Has State done enough to eradicate child labour?

Has State done enough to eradicate child labour?

Major changes to bring down rate of underage being employed

Tomorrow’s citizen: A child labourer working at a tea stall, in Mysore. Dh photo by prashanth h g

But, have the successive Governments really succeeded in at least cutting down the percentage of child labourers is a big question.

As the state labour department gives final touches to the Revised Action Plan for the Prevention or of Child Labour, the state is ready to bring major changes to the child labour eradication plan.

Revised plan submitted

“The department has submitted the revised plan to the Government for approval. The Government has sought some clarifications and changes in the plan, which is being reworked now,” Gurudas Bhat, Additional Commissioner who is also Incharge Labour Commissioner told Deccan Herald.

Though, the Government is in the process of revising the action plan as per the understanding between the International Labour Organisation (ILO), which is funding the programme; the state is yet to conduct a systematic survey on the number of children employed as labourers across the state.

The ILO insists on a survey to establish a web-based child labour tracking system.

‘No authentic data’

Suchitra, coordinator for Child Protection Unit of the department of women and child welfare, a body which is supported by UNICEF says the state has never come out with authentic data on child labourers.

“There is absolutely no statistics or data. There is also very minimal enforcement of the Child Labour Prohibition and Enforcement Act. Government has identified 15 vulnerable districts where migrant population and child labour population is high. Most of the districts fall in North Karnataka and parts of state where school dropouts are more and literacy rate is low,” she says.

Basavaraj R, Head, Research and Advocacy, Vivekananda Institute of Leadership Development (VILD) who coordinated the process of revision of action plan told this newspaper that Karnataka has about 8.2 lakh child labour population as per a report compiled from 2001 census and occupied  seventh place in the country in having highest number of child labourers. But, a National Sample Survey report published in 2004-05 puts the number of child labourers in state at 5.71 lakh, he observes. There is also ambiguity in the Act itself. If the Juvenile Justice Act fixes the age limit as 18 years, the Child Labour (Prohibition and Regulation Act) limits the age to 14 years.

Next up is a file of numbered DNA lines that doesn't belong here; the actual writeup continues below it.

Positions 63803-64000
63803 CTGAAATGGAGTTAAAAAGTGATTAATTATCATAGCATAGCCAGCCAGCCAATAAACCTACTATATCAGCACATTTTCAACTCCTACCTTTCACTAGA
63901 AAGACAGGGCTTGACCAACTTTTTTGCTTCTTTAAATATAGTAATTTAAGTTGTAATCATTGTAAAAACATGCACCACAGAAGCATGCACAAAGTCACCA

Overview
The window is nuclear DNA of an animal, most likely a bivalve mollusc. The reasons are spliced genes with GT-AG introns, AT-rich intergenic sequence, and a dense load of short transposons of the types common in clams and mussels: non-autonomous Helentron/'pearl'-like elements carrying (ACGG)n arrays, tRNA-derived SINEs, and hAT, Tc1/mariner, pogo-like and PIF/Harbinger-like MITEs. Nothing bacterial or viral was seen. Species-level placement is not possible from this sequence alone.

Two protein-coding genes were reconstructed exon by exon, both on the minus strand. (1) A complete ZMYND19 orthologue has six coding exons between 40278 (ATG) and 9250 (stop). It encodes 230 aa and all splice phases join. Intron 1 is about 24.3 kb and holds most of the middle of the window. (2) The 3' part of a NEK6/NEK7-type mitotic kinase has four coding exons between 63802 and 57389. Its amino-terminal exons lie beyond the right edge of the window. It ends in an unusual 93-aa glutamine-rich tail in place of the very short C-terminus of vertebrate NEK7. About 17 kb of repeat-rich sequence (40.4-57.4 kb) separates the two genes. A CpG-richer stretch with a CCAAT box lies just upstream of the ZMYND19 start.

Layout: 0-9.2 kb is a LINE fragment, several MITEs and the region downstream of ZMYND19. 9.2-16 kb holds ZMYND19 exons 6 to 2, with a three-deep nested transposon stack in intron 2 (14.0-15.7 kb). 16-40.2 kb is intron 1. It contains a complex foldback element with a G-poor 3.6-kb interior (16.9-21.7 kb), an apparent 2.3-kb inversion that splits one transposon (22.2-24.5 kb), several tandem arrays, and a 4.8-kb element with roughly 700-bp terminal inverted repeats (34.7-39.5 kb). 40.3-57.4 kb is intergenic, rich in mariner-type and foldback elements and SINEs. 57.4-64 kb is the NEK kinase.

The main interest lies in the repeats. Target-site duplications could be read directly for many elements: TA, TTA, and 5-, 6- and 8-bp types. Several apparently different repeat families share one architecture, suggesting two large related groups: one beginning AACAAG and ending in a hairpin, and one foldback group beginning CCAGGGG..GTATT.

No uniform survey

“There is no uniform survey conducted so far to identify number of child labourers. All the statistics are based on the census report, the school drop out rates and compilation of other factors,” adds Basavaraj.

“A mere infrastructure development for offices will not help. Some concrete work must happen to develop the human development index in education and nutrition. A child will be into labour only when he is out of school or education. We must give the children a happy childhood,” he opines.  

The ILO’s World Conference on Child Labour held at Hague (Netherlands) in 2010 observes that success rate of child labour eradication was mere 3 per cent globally between the years 2004-2008.

There was a 10 per cent decline in children in the age group of 5-14 years being victimised. While, the conference observed that there was a 20 per cent increase in child labourers in the age group of 15-17 years.

About 14 per cent of children population in India are in labour sector, it said.

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